Howard Dean: Life Of The Party

A photo taken Monday, July 19, 2010 at the Bruce Randolph School In Denver, shows Chef Daniel Young choosing winner fruit salad tray made by Denver Public School food service personnel during a half day of instruction on how to make healthier options with fresher foods for students. AP Photo/Barry Gutierrez

This column from The Nation was written by John Nichols.
With the selection of Howard Dean as its chairman, the 213-year-old Democratic Party has become something it has not been for a long time: exciting.

A measure of that came three days before the 447 members of the Democratic National Committee chose him, at a pre-victory party Dean held in a microbrewery just blocks from DNC headquarters. Hundreds of his mostly young, mostly liberal supporters packed the place to hear Dean declare the Democrats to be the "party of the future." They also got a signal that he remained "their man," not the neutered version of himself that party insiders were still hoping he might become in his new role. When a backer bellowed the updated Harry Truman slogan that became a mantra for Dean's presidential campaign -- "Give 'em hell, Howard!" -- a wicked grin rippled across Dean's face. "I'm trying to be restrained in my new role," he chirped. "I may be looking for a three-piece suit." Then he burst into laughter and exclaimed, "Fat chance!"

The crowd cheered. Reporters flipped open notebooks. A faint shudder was heard from the offices of Congressional Democratic leaders. And Republicans, recalling the Iowa caucus incident that so damaged Dean's presidential prospects, repeated their tired take on the Vermonter's political resurrection: "It's a scream."

But unlike past DNC chairs, Dean won't have to scream for attention. Taking over as chairman of a party that is locked out of the White House and unable to muster anything more than a "minority leader" to flex its legislative muscle, Dean has positioned himself as the most camera-ready Democrat in the country. As such, he is in a position to make his party -- as opposed to an individual candidate or faction -- more newsworthy and potentially more dangerous than it has been in decades. What remains to be seen, however, is whether Dean's tenure will prove merely a wild ride or a ride into the flourishing future the new chair promises: with huge gains in the 2006 elections and a Demo- cratic President marching down Pennsylvania Avenue on January 20, 2009.

Dean has become the Democratic Party's Rorschach test. Frustrated grassroots activists and donors see him as the tribune of their antiwar, anticorporate and anti-Bush views. Big thinkers see him as an idea filter who understands the potential of neglected issues and strategies. State and local party officials recognize him as a former governor who understands that Democrats can compete in all fifty states and is more likely to listen to them than Congressional leaders who remain obsessed with "targeted" states and races.

Mississippi Congressman Bennie Thompson sums up the pro-Dean sentiment when he says Dean will "bring new spirit and new energy to the party, the likes of which we haven't seen in a long time." But his enthusiasm is not echoed by the Democratic insiders in DC who have gotten so used to playing politics by GOP rules that they see Dean as a "madman" on a suicide mission that will wreck everything they know. "New Republic" commentator Jonathan Chait put their fears into words when he grumbled that "Dean, with his intense secularism, arrogant style, throngs of high-profile counterculture supporters and association with the peace movement, is the precise opposite of the image Democrats want to send out."

The fact that Dean inspires such diverse passions among Democrats says as much about the party's current troubles as it does about him. The truth is that his is a fairly conventional story of political progress. He was a successful, if not particularly progressive, Vermont governor who -- in the tradition of small-state governors making big splashes in national Democratic politics -- mounted an innovative run for the presidential nomination that inspired bedraggled party cadres. That campaign was doomed not by Dean's antiwar rhetoric or advocacy of domestic reforms but by his bumbling transition from insurgent to frontrunner. Were it not for another candidate's bumbling, that might have been the end of his story. "If Kerry had won, he would have picked the chairman and it wouldn't have been Howard," says Mike Tate, a former DNC member who worked for Dean's presidential campaign. "What happened in November opened up a debate about the party's future that Dean could be a part of. In fact, he'll be leading it."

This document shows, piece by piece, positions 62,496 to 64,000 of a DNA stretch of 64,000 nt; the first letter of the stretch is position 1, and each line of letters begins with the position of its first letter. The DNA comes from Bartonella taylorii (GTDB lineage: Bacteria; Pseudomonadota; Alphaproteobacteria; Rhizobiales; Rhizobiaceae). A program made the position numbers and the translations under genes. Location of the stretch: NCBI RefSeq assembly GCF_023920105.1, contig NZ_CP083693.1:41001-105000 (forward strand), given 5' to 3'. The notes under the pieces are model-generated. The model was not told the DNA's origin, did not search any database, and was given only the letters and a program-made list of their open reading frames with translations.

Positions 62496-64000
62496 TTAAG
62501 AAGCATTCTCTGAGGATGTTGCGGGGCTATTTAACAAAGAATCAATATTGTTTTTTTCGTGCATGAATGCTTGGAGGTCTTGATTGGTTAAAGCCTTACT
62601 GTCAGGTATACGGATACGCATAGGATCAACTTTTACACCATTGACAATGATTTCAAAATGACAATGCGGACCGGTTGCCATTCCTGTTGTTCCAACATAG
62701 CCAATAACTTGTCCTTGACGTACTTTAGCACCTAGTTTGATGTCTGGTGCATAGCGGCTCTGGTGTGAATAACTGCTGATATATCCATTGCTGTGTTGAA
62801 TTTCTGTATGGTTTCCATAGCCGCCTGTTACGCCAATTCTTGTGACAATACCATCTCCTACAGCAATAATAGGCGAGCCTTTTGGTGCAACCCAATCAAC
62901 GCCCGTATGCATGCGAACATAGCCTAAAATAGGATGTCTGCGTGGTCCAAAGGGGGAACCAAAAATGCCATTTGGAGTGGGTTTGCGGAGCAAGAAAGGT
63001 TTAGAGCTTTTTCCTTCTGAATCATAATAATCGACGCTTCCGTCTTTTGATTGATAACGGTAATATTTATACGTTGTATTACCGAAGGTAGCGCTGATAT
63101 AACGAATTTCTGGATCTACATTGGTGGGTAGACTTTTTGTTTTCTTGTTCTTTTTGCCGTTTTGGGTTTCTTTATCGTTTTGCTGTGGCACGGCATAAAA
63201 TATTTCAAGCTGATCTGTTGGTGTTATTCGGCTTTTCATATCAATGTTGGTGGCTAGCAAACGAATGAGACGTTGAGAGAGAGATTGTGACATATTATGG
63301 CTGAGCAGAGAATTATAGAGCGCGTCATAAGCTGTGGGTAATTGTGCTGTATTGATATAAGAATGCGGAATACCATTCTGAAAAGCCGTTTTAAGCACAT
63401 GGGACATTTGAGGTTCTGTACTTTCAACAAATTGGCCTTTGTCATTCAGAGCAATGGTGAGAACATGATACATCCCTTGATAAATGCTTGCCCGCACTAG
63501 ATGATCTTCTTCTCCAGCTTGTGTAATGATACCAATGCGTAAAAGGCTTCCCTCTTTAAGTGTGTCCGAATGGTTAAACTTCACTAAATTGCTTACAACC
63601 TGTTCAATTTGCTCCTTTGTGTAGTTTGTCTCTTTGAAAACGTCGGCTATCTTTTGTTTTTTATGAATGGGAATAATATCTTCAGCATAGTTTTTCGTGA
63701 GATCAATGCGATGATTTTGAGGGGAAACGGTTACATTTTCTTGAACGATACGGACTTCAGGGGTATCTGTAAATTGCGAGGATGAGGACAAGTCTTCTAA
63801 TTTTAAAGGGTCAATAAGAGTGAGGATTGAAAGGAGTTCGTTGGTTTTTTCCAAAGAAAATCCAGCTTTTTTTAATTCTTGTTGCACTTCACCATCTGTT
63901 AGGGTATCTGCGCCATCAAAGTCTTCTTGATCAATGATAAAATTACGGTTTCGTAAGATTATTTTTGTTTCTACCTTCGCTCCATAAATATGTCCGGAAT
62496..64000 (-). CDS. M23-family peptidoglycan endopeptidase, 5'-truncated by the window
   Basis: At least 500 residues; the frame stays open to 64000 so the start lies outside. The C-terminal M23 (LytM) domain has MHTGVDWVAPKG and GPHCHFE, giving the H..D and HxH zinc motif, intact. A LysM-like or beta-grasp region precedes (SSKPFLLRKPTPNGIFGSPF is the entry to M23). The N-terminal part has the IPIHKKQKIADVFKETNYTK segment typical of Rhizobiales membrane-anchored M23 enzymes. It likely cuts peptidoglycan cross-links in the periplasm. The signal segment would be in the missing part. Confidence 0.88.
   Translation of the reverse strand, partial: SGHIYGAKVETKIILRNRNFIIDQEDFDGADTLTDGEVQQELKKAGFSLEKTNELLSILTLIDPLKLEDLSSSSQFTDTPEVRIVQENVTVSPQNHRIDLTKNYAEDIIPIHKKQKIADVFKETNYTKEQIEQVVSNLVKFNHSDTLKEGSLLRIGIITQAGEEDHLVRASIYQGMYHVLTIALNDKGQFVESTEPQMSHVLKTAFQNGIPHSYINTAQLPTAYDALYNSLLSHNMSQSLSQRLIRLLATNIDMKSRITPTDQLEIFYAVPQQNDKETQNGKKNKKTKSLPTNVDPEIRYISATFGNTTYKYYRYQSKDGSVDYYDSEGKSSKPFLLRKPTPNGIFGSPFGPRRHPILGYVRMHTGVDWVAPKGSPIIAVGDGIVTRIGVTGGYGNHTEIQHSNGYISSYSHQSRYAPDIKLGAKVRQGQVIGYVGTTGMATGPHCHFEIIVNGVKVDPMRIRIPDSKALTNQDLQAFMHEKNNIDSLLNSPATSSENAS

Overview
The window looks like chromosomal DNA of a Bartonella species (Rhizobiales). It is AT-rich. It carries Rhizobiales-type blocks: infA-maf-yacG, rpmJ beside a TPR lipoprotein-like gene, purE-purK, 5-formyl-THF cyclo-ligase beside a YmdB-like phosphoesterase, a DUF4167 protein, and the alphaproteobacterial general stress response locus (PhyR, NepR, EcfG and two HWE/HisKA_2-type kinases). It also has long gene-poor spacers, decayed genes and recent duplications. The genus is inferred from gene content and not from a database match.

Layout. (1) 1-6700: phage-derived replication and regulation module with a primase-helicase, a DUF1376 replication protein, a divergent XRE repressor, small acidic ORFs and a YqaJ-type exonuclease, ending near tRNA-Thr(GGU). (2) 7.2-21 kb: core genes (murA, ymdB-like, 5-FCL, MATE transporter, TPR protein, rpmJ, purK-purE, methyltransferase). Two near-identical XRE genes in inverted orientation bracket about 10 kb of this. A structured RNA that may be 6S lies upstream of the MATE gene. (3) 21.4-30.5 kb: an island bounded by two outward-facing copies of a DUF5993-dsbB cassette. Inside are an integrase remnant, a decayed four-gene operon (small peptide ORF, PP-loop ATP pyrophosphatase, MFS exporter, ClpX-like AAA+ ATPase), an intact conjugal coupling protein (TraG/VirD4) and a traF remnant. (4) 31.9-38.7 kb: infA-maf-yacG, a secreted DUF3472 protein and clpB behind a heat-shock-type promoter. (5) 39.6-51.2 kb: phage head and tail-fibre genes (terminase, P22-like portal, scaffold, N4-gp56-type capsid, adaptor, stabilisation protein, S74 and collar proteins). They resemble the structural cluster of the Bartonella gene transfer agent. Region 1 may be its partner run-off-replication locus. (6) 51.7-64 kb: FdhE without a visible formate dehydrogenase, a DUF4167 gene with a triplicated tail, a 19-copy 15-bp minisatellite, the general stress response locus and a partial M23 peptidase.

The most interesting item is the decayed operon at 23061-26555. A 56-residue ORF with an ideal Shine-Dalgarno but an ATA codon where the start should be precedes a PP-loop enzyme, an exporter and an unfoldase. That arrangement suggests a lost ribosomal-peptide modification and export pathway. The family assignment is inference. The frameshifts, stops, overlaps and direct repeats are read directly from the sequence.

Historically, the DNC has rubber-stamped as chairman the choice of whatever establishment figure was calling the shots -- a President, former President, Congressional leader or big contributor. But with Kerry defeated, Bill Clinton retired and Democratic Congressional leaders struggling to remain afloat in the GOP tide, the way was clear for something Democrats hadn't seen in years: a genuine contest. The competition suited Dean and the activists, but it horrified Beltway Democrats. Much of the griping about Dean by the party's Washington elites and their amen corner in that city's punditocracy was rooted in their faith that the DNC chairman was supposed to be someone like them: a D.C. veteran who knew more about where to grab lunch near K Street than about the best diner in Keokuk, Iowa. Thus, they cheered as House minority leader Nancy Pelosi and Senate minority leader Harry Reid (as well as Kerry) all moved to block Dean's return to the fray. They never quite figured out that Dean was going to win because he'd been to that diner in Keokuk, and he'd met there with beleaguered grassroots Democrats who appreciated his saying, "We need to be proud to be Democrats" -- and appreciated even more his suggestion that the way to express that pride is as a genuine opposition party.

"Dean understands that the essence of a good political communicator is somebody who can execute strong message contrasts," says former DNC chair David Wilhelm, a Chicago-based pol who never quite fit into the Washington scene. "Maybe what seemed wild in a presidential candidate will seem much more normal in a chair of a national party." As such, Dean picked up lots of support from Democrats who were never Deaniacs but knew the party had to change. "The Washington axis tends to cast the question in terms of right versus left, but the better way of looking at it is outside versus inside," former Labor Secretary Robert Reich told a reporter. "The Republicans have somehow managed to root themselves outside of Washington, and it's worked to their advantage. But the Democrats are rooted now essentially inside the Senate. Ugh. The argument for Dean is that he'll help change that."